For several years, Branchal Garcia has enjoyed her time as a key member of the Ranchos church choir, time that was unexpectedly interrupted recently when a positive COVID-19 test shut her world down for an entire month.
Cases of COVID-19 in Taos County began to see a slight uptick in May and Branchal Garcia’s fortunes fell to the virus on May 27.
After feeling ill for a few days beforehand, she decided to get a test, which confirmed her fears.
“All of the sudden, I started to feel chills,” she said. “I thought it was just allergies so I stayed home and isolated myself in my office. I started to struggle with a shortness of breath.”
The virus took all her energy, and worst of all, her voice. Well into July, Branchal Garcia was unable to speak without a rasp in her throat. As of August she was still working to get back her singing voice.
The woman who tirelessly gives so much to her community, was confined to a small space during her recovery, but still managed to have a positive outlook for the future.
In her position as chief procurement officer for the New Mexico Correction Department, she couldn’t stop working for long. Branchal Garcia oversees the purchases for all seven state correctional facilities. This work is especially important due to the fact that she has to ensure the public’s money is spent in the correct, legal way.
Working through COVID-19 was tough, but eventually Branchal Garcia was able to muster some strength and immediately began looking for ways to help those around her.
Despite her quarantine, she was still able to manage a bit of work for the fiestas and the church remotely. For Easter Mass, Branchal Garcia was able to remotely facilitate the choir and give the community a small sense of normalcy while she recuperated at home.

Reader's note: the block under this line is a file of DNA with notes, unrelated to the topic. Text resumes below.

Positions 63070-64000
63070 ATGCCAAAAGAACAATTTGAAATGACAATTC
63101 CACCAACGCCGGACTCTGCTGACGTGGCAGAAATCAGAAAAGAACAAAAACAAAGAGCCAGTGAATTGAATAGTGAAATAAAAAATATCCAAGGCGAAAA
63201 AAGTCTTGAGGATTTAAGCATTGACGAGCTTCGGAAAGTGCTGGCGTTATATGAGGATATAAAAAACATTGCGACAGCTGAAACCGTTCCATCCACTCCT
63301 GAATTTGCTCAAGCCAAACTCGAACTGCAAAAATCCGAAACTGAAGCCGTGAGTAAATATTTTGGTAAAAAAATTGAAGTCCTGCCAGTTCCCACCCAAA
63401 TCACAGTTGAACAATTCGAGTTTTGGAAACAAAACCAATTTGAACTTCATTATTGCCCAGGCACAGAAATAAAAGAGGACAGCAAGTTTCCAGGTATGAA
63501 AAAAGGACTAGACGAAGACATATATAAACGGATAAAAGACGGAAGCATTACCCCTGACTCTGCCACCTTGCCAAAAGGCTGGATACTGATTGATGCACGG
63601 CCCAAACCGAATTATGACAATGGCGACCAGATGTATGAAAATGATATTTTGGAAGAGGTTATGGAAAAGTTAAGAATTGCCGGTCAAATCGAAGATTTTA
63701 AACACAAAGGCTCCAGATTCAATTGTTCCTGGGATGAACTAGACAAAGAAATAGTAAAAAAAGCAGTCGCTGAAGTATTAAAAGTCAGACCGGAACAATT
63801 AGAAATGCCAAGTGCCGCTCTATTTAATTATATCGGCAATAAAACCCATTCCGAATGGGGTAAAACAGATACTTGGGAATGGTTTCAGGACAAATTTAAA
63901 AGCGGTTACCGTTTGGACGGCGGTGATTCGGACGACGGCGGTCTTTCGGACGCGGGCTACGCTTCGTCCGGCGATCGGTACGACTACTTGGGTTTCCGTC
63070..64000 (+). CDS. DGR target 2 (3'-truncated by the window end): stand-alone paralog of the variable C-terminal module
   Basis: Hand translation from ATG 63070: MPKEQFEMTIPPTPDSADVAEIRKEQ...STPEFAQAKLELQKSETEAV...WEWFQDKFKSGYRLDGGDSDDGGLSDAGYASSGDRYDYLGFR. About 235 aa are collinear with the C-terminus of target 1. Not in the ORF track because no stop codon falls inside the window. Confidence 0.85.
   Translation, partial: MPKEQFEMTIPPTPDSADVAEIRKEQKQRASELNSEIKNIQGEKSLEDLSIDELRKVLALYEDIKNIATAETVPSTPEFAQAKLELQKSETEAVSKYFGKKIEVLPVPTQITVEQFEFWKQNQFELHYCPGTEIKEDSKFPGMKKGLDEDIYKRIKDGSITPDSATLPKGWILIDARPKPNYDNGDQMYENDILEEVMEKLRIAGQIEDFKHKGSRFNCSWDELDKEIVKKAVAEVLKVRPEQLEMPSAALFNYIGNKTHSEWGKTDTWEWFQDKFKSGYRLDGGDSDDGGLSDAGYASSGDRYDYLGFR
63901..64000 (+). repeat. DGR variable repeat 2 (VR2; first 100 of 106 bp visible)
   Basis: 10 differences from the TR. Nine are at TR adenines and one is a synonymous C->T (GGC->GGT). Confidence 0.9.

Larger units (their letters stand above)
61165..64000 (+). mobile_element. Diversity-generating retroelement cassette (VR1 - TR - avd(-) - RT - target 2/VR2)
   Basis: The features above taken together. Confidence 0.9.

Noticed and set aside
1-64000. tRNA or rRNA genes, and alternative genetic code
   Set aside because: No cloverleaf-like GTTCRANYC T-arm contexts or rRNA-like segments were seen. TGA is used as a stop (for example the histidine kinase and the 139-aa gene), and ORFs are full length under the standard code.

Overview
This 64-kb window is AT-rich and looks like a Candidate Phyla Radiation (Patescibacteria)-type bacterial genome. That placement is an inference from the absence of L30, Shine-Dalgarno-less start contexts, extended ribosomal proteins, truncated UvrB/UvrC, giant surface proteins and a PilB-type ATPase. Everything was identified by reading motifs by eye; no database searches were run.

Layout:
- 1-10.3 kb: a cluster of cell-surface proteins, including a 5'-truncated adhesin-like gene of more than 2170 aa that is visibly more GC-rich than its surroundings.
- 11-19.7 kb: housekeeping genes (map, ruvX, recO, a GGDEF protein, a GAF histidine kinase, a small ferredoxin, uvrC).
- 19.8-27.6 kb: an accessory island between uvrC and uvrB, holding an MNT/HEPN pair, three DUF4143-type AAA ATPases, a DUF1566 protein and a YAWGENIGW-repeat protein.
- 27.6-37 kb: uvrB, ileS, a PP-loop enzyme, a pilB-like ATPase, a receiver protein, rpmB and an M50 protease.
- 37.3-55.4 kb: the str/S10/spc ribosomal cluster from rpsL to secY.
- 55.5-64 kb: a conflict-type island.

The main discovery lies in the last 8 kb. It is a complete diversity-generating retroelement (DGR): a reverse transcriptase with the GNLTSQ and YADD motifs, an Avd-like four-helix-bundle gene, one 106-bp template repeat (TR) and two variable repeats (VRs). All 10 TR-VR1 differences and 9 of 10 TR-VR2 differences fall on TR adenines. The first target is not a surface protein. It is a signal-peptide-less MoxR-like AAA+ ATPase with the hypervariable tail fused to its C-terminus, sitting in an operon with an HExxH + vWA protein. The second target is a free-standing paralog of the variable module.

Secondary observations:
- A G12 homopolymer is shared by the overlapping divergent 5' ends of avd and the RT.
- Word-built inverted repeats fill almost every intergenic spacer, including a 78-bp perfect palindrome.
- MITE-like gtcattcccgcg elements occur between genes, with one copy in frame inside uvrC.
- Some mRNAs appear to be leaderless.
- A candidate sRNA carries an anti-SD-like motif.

She was already providing some music for the online Masses, but helping for Easter gave her a lift she needed in her isolation.
“That really helped me, because I was starting to get really depressed not being able to go to Mass.” she said. “The Easter Mass really took me home, because it really provided some support for me in all my depression.”
Recovery was not easy and was more than a monthlong battle for this community queen.
“I can still play my guitar, but I can’t sing,” she said.
“I just get too winded.”
After two negative tests for the virus, Branchal Garcia was designated as officially recovered by the New Mexico Department of Health. Once she started feeling better, her work for the community took off yet again.
Unable to fully return to choir efforts and full fiestas duties, due to the cancellation of the event, Branchal Garcia said she had to do something to help those around her.
She even began baking small chocolates for community members as a symbol of hope in trying times.
“I felt like I needed to help,” she said. “I feel like COVID has really made people want to reach out and make a difference.”
Choir, fiestas work, community volunteering, working through a deadly illness – none of it stops Branchal Garcia.
“I don't believe that I'm a hero,” she said. “What I have given as a confirmation facilitator, as a music choir director, the fiesta council, is nothing in comparison to what I have received.”